A hundred years ago, windmills could be found around the world and were much more common features of our landscapes but modern technology has made these historic wind-powered factories practically redundant. Today is International Windmill Day so let’s celebrate the world’s most iconic windmills.
If you’re heading to this spectacular Greek island then the windmills will no doubt make their way into your photos. They’re a symbol of the island are the first thing you see as you approach Mykonos Town from sea. Mykonos has 16 windmills, mostly built by the Venetians in the 16th century, which were used to grind wheat. They haven’t been used for sixty or so years but are a must to visit while on holidays in Mykonos.
The Netherlands is home to some of the most famous windmills in the world. You’ll find the largest concentration of them in a small village called Kingerdijk which were used to drain water from the polders. There are 19 windmills here which were all built in and around the 1740s. Today they are excellently preserved and are still in use (mostly for educational purposes though).[see]Like a local: Amsterdam[/see]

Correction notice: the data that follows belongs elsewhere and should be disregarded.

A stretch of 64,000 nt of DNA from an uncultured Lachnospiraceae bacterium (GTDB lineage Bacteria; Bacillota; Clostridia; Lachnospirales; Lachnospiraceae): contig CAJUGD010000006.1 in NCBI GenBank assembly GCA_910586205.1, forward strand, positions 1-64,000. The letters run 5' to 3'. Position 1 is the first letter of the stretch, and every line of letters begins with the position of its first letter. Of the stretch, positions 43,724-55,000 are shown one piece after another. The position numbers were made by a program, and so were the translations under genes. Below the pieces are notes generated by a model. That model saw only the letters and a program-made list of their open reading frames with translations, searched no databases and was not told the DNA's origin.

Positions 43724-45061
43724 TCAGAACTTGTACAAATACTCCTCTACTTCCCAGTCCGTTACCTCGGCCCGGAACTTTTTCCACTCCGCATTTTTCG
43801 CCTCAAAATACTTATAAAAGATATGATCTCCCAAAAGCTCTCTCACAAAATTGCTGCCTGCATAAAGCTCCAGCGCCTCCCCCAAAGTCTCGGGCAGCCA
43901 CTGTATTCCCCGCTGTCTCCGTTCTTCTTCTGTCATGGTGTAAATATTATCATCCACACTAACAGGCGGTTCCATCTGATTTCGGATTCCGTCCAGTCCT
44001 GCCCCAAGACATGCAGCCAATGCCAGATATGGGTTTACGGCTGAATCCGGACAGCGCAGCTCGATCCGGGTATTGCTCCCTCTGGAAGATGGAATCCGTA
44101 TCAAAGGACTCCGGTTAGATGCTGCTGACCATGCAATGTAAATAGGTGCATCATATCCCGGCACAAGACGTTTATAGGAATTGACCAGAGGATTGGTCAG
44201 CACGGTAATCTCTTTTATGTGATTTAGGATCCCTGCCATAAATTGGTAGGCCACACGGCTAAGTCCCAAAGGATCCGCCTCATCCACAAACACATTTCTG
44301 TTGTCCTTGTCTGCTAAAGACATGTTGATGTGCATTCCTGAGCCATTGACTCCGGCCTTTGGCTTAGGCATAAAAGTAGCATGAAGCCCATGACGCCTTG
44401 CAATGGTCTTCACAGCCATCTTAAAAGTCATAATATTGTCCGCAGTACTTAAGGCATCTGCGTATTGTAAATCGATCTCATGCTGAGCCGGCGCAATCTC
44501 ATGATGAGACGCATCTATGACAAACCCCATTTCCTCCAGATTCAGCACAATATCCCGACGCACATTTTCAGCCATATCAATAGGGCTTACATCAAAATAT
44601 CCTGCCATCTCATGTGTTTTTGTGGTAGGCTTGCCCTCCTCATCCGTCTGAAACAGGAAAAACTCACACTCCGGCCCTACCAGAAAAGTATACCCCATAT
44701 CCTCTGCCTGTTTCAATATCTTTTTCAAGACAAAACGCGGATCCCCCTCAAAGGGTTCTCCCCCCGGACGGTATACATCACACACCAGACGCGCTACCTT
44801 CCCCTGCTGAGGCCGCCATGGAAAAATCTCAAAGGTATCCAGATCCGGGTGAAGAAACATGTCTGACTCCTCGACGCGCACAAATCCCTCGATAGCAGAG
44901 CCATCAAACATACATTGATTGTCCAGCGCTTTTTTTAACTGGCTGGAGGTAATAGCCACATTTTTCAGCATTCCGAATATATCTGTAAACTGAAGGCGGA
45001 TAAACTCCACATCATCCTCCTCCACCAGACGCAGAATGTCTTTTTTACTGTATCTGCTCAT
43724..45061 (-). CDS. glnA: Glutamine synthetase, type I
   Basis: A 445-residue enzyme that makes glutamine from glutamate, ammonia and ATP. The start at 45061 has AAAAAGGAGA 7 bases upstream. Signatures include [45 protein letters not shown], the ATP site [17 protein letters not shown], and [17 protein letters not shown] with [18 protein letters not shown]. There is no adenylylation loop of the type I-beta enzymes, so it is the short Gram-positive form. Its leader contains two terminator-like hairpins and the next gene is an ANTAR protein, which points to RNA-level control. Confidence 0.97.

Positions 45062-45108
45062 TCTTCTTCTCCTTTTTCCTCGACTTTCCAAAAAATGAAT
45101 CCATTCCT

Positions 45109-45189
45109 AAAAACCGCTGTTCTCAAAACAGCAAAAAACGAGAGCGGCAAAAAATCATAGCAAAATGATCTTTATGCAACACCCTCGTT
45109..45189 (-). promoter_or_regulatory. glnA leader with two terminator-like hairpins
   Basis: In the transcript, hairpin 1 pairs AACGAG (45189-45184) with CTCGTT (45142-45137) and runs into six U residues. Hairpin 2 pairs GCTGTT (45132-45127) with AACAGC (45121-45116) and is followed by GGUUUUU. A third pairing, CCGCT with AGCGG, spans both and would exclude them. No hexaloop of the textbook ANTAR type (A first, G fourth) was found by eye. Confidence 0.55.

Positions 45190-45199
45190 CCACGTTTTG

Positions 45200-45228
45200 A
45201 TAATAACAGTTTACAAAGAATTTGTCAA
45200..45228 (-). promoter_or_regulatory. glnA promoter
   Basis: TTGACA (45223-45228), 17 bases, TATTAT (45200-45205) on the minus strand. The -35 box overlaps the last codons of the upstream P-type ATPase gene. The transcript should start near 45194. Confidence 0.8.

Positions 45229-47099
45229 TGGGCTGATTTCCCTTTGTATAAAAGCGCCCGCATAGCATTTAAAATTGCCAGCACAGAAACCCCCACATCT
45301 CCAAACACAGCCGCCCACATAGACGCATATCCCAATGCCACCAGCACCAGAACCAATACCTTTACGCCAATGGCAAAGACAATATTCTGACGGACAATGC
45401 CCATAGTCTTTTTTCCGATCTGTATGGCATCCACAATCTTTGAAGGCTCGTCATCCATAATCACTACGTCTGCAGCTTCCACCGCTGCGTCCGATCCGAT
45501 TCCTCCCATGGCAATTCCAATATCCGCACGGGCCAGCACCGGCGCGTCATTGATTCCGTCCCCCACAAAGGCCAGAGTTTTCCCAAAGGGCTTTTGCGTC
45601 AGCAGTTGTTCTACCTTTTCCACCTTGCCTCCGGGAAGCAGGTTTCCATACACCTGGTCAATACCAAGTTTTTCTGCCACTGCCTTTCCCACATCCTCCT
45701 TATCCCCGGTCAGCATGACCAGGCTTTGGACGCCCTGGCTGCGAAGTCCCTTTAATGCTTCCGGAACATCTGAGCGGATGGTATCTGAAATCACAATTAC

Öland is Sweden’s second largest island with very few residents. The island is mostly used for farming which is why windmills had a prominent role. Öland’s windmills; there are around 400 of them, are made out of wood and have become a symbol for the place. Once used by the farmers, today these rustic windmills are all protected historic monuments.[see]Sweden 101: what first-time visitors should know[/see]
You’ll be well acquainted with Spain’s windmills if you’ve ever read Miguel Cervantes’ Don Quixote. Perched upon the hills of La Mancha, these windmills are one of the most recognised sights in the country and have been around for several hundred years. Don Quixote was published in the early 1600s and already at that time the novel’s hero was fighting these “giants.” Don’t miss out on the medieval castles and wineries also in the Castilla-La Mancha region.
Have you ever visited a windmill and explored the inside? Where was it?